SpaceX and NASA’s historic launch of its crewed Falcon 9 rocket to the International Space Station planned for Wednesday has been postponed because of weather problems. The mission was scrubbed with 16 minutes, 54 seconds left on the countdown at Cape Canaveral, FL. They will try again with an instantaneous window on Saturday, May 30 at 3:22 PM ET.
Launch director Mike Taylor announced the scrub after what amounted to a great practice run, with NASA astronauts Bob Behnken and Doug Hurley already on board the Crew Dragon and liquid oxygen and fuel partially loaded for the first private, commercially built manned spaceflight in U.S. history.
Communications between the spacecraft and mission controls at Kennedy Space Center and at SpaceX in Hawthorne, CA suggested that if the window had been 10 minutes wider, the launch would have been possible. Potential lightning was cited as one of the three weather points that prevented the launch, which had a liftoff window that opened at 4:33 PM ET/1:33 PM PT.
If Saturday’s window fails, there is another one available on Sunday.
The event, marking the first U.S. manned spaceflight since the 2011 end of NASA’s Space Shuttle program, was being livestreamed and had the news networks at the ready to break in with live coverage. President Donald Trump and Vice President Mike Pence were among the attendees in Florida.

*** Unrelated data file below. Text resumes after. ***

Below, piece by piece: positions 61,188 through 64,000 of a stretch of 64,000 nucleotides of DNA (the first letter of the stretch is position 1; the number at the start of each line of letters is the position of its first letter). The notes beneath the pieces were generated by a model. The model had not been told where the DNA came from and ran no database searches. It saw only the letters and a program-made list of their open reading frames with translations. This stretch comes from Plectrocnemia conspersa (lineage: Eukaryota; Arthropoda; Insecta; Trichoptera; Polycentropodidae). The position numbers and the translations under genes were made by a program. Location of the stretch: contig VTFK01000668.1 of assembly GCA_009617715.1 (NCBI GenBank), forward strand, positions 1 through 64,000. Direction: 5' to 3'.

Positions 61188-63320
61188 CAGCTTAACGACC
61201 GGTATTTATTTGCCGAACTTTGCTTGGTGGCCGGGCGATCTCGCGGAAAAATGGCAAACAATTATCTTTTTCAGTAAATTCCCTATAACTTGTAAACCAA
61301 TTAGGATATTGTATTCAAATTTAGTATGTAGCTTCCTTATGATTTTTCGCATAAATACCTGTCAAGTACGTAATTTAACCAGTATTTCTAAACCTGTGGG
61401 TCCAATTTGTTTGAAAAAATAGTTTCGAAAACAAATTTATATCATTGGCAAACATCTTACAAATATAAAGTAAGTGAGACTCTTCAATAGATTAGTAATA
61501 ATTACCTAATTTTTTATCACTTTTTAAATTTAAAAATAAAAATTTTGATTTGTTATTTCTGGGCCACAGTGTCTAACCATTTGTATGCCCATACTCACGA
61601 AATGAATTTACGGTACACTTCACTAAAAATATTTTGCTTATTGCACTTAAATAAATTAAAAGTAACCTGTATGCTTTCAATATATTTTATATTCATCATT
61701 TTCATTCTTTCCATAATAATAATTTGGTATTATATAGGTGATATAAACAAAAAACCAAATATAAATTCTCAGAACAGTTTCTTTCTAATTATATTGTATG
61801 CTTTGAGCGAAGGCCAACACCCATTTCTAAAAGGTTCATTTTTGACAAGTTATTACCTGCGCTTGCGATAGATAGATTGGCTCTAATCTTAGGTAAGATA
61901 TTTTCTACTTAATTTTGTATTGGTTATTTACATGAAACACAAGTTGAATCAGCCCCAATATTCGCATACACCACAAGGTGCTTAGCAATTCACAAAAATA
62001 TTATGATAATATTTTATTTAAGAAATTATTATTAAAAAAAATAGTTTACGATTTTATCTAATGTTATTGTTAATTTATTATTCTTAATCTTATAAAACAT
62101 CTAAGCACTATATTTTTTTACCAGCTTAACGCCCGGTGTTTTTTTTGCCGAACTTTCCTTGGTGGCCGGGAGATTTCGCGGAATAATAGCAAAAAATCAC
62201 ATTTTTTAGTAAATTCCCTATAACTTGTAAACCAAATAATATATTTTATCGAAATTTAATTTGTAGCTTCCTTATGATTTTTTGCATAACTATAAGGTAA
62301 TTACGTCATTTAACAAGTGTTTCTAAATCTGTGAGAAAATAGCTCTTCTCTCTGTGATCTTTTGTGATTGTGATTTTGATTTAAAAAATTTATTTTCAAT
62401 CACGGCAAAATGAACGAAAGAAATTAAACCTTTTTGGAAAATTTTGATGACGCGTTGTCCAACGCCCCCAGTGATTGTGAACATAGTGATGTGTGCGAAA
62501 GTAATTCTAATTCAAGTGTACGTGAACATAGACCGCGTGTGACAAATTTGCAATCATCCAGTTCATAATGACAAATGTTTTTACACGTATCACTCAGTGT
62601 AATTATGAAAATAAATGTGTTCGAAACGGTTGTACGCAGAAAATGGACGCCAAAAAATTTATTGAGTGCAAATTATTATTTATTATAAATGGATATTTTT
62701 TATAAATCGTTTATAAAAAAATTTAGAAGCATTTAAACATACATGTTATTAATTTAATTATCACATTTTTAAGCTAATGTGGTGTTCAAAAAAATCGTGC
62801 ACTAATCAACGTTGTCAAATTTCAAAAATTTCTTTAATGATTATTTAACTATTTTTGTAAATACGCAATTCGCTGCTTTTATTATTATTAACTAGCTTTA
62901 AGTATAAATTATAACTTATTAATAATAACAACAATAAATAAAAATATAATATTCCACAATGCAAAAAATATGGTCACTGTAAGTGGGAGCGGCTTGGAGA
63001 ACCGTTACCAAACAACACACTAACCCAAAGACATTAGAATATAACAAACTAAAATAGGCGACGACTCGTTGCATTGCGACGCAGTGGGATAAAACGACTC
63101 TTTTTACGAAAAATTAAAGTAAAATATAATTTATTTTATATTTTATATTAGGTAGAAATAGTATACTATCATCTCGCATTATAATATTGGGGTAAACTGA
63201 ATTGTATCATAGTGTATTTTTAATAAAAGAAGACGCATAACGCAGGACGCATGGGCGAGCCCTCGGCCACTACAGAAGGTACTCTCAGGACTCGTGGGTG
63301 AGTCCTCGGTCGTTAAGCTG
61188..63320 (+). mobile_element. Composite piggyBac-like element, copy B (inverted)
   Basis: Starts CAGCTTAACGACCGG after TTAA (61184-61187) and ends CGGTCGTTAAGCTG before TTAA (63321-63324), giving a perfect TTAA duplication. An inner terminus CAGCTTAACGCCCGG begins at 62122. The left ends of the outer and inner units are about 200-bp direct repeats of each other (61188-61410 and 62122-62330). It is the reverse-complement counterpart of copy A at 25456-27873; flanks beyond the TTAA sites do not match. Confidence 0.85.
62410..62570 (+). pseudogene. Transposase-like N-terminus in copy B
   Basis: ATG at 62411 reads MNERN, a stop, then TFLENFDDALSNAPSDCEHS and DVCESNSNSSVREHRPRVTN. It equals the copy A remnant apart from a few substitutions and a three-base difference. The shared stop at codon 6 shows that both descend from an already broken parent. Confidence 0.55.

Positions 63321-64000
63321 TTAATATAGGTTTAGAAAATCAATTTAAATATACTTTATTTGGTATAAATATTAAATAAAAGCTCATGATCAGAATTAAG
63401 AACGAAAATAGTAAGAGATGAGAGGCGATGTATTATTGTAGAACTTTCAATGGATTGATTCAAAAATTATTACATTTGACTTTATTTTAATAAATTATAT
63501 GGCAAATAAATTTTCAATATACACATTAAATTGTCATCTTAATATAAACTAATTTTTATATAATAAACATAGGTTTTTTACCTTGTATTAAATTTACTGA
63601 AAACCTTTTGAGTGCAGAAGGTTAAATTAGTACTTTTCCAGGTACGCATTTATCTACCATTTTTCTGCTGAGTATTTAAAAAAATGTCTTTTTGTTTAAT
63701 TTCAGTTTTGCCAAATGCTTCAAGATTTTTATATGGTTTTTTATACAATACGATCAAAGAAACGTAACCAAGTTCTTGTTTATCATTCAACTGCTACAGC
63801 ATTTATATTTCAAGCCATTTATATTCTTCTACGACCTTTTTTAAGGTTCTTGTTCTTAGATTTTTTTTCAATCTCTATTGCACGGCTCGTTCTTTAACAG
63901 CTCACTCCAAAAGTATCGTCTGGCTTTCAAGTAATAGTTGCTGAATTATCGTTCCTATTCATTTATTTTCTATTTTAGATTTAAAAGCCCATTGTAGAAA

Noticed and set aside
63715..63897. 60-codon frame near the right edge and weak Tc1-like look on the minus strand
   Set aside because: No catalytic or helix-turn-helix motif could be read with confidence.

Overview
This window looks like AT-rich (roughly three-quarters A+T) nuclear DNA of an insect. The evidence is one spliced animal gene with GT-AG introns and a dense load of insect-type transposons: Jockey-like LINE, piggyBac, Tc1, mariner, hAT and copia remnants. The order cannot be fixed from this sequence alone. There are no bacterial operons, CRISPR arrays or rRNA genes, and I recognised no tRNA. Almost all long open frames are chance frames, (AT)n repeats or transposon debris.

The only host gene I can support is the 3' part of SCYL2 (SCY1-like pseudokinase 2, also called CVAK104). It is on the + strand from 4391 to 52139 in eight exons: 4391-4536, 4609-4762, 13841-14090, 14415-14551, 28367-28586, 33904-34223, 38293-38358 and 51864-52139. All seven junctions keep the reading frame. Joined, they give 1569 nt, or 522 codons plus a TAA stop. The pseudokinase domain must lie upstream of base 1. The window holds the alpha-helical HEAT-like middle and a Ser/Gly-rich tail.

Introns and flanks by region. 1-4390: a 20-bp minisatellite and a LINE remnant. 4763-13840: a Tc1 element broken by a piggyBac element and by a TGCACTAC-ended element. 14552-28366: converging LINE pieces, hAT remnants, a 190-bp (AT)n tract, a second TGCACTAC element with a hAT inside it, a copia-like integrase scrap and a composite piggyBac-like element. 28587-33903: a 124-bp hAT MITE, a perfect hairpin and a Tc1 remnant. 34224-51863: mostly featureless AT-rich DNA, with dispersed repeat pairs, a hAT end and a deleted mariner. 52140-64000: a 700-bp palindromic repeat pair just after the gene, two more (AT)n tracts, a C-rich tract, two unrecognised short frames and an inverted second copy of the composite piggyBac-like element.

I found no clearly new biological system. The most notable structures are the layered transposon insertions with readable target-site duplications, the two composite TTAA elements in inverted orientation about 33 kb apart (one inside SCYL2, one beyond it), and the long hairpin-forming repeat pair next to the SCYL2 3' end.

Weather began to become an issue around 2:15 PM ET today, when there was a 50-50 chance of the launch going ahead thanks to an active tornado warning for the region that includes the launch site. There was also concern about thunderstorms.
But NASA tweeted as of 2:45 PM ET that “#LaunchAmerica is on” before the final call was made.
When it does launch, the Dragon spacecraft, designed to eventually carry private passengers into orbit, the ISS or beyond, is scheduled to dock with the ISS after a 17-hour flight.
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